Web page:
How to make money the open-source-way, but keep the commons alive? – Question 7 of 10 on ‚learning by sharing’

March 16, 2015 in Freedom to innovate, Freedom to learn

Open innovation – often based on open licensing and commons-approaches – is changing the business models of more and more businesses and social institutions. Before the advent of open innovation, innovation was kept within the boundaries of the firm (or research institution). In contrast, “Open innovation is a paradigm that assumes that firms can and should use external ideas as well as internal ideas, and internal and external paths to markets, as the firms look to advance their technology”, scholar Henry Chesbrough, who coined the term open innovation, has put it. But what opportunities does this imply for institutions in developing countries? What are their learning opportunities?

Source and Copyright: (GIZ)

Source and Copyright: (GIZ)

Let’s take a look again at the global tech sector as a starting point (for more details, see Seibold 2010a). Here, the most prominent example of free and open source software development and licensing are the operating system Linux, the office suite Open Office and the web browser Firefox. Linux has shown that open-source programs can be very competitive. The reason is obvious: more people know the source code and, accordingly, can correct flaws and make other improvements.

For the private sector in developing countries, such knowledge commons provide a clear opportunity, not only for low-cost access to global state-of-the-art knowledge, technology transfer, and open peer-learning on a massive scale (see Seibold 2009, Seibold 2010a, Seibold 2010b; UNCTAD 2012: 9ff), but also because they have the potential to empower local businesses and communities in developing countries. This creates truly local open innovation by appropriating elements of outside open innovations and transforming them into a product or service that is relevant to local needs.

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Where to find free knowledge for open innovation in development? – Question 6 of 10 on ‚learning by sharing’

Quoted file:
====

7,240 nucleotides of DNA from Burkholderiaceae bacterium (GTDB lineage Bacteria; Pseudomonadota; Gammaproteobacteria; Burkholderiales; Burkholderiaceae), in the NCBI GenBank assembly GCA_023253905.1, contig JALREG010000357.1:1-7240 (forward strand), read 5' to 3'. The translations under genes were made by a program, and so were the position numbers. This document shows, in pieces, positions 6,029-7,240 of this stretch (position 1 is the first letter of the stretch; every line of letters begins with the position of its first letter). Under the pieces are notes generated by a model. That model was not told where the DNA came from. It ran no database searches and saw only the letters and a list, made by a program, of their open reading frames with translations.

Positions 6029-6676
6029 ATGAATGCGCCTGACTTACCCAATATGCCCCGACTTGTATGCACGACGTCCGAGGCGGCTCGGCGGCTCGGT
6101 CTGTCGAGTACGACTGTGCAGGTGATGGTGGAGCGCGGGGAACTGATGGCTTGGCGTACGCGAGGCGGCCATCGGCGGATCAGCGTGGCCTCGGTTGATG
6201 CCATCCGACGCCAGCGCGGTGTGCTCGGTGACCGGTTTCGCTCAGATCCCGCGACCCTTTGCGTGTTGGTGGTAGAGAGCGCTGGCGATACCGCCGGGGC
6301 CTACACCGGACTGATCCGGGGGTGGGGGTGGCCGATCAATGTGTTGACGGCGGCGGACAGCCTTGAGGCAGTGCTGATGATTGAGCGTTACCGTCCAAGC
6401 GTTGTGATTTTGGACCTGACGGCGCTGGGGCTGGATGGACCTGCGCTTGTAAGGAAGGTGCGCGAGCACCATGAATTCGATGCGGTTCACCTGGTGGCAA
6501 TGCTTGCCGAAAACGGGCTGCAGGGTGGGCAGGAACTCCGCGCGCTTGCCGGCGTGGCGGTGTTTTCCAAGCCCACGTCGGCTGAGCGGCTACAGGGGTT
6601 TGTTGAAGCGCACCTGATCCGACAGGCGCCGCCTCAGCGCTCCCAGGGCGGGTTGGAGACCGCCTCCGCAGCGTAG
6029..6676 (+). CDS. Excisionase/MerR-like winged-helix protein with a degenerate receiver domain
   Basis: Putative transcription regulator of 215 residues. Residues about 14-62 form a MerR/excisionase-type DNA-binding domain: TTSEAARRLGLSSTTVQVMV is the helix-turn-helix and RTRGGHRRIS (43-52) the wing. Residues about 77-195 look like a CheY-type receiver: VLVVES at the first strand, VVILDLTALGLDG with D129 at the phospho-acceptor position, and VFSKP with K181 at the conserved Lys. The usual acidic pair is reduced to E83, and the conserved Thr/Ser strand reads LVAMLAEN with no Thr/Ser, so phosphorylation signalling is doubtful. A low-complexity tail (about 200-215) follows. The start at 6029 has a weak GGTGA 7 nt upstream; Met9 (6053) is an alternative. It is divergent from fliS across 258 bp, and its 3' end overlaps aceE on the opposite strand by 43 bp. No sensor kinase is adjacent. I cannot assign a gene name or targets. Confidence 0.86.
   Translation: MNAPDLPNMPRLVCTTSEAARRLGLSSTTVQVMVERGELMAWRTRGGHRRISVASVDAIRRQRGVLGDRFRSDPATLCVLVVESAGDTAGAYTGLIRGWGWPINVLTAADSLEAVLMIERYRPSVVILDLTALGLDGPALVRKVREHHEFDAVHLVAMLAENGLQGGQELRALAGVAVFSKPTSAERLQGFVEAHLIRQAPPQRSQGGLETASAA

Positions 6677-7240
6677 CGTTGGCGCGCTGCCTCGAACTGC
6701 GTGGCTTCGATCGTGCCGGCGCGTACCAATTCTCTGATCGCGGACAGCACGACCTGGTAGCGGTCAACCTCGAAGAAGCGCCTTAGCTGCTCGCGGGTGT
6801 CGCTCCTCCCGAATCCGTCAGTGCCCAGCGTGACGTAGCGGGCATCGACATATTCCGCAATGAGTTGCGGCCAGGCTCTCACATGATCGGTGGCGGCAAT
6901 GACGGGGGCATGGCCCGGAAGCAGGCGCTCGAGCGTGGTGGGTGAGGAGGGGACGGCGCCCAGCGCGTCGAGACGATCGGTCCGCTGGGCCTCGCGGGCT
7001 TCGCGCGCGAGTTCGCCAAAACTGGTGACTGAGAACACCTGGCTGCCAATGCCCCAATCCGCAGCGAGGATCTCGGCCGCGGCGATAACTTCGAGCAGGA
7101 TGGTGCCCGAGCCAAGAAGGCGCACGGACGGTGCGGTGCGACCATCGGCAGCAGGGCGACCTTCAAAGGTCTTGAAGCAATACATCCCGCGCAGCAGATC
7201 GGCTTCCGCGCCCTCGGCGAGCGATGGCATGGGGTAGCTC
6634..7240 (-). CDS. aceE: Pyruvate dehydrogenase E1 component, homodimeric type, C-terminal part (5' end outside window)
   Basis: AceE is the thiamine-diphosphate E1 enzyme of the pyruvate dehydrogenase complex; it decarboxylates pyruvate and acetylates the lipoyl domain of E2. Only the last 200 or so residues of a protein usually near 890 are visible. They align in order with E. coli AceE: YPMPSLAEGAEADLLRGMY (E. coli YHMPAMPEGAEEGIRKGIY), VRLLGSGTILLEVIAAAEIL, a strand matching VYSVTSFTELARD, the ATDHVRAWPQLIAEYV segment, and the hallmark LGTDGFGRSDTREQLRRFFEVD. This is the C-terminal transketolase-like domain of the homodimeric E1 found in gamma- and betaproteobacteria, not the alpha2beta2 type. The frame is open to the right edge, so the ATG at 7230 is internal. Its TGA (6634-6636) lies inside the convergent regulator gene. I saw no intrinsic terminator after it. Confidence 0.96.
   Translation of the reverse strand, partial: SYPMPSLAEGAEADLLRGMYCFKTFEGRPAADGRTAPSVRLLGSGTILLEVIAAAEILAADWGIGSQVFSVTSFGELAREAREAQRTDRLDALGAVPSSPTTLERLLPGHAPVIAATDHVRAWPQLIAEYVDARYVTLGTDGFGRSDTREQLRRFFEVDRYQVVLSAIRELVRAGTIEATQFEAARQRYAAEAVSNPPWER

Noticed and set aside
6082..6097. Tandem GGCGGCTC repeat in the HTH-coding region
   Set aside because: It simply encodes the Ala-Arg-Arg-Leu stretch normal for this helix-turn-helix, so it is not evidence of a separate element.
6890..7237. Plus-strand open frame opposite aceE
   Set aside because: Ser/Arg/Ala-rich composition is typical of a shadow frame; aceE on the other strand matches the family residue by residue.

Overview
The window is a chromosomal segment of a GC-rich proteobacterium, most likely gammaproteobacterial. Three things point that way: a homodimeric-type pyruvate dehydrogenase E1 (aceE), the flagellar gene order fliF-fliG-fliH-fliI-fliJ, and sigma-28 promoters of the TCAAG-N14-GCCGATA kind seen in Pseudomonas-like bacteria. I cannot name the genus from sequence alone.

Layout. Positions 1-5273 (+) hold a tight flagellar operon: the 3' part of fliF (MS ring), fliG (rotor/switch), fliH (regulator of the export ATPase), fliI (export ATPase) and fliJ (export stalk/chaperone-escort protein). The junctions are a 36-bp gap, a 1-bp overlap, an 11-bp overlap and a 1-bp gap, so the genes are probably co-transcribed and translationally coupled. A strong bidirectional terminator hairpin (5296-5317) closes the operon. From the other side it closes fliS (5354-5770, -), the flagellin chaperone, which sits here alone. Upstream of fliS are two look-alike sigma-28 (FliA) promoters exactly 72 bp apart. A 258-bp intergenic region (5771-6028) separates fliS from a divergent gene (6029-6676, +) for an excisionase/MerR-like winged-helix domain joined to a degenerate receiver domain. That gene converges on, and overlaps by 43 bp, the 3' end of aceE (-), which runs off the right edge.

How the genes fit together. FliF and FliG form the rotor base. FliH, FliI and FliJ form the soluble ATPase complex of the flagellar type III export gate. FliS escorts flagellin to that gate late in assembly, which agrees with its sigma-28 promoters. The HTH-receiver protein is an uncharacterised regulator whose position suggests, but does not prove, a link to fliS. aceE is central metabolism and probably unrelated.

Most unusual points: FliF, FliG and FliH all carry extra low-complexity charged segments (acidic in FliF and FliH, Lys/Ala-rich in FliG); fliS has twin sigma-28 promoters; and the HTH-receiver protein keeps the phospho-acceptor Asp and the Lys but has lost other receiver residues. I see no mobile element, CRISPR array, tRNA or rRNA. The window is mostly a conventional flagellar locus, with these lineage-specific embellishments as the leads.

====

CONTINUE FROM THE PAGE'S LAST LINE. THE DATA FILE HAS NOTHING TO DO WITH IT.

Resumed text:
January 11, 2015 in Freedom to innovate, Freedom to learn

Compendium of hubs for commons-based peer production 4Dev (screenshot)In previous blog entries, I talked a lot about commons-based peer production and learning in areas crucial to development cooperation such as Energy, Health, Education etc. A key question then is where to find such “free knowledge” for open innovation and for peer-production in the different sectors of human development?

I have collected an annotated compendium of hubs for commons-based peer production that are of particular interest for sustainable human development. These hubs include energypedia, appropedia, opensourceecology, Howtopedia, knowable, and Fabwiki. The compendium is complemented by links to comprehensive directories.

Please note, that I have included mainly hubs with a focus on “production”, on “peer-driven production” and on “commons-based initiatives” for human development. All those chosen focus on open learning and practical improvement on a community-level; nevertheless, many of them have a global reach.

Many of the platforms have deliberately chosen open models and ‘open source’ licenses that enable “commons-based peer production” as envisioned by Yochai Benkler. Why? Because they feel, that ‘open source’ licensing can best spur open learning, invention, and innovation processes that come with it.

 So here is my compendium of hubs for commons-based peer production for sustainable human development.

>>> Do you know more such hubs? Please let me know.

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Open African Innovation Research at GIZ’s innovation lounge at re:publica in Berlin

May 28, 2013 in Freedom to innovate, Open Source & Africa, Open Source IT business

republica-2013_copyright_re_publicare:publica is à priori a German blogger conference. Over the years it has however morphed into an international gathering of more than 5000 people from more than 50 countries with a common interest in the following themes: Digital business and innovation, social media, research & education in the Internet, campaigning, culture, media and ultimately, the “res publica”.

So re:publica 2013 was a good place to talk about the ‘Open African Innovation Research & Training Network’ and the upcoming ‘Global Congress on Intellectual Property and the Public Interest’ and interwoven ‘Open A.I.R conference on open innovation and intellectual property’ in Cape Town from 9 to 13 December.

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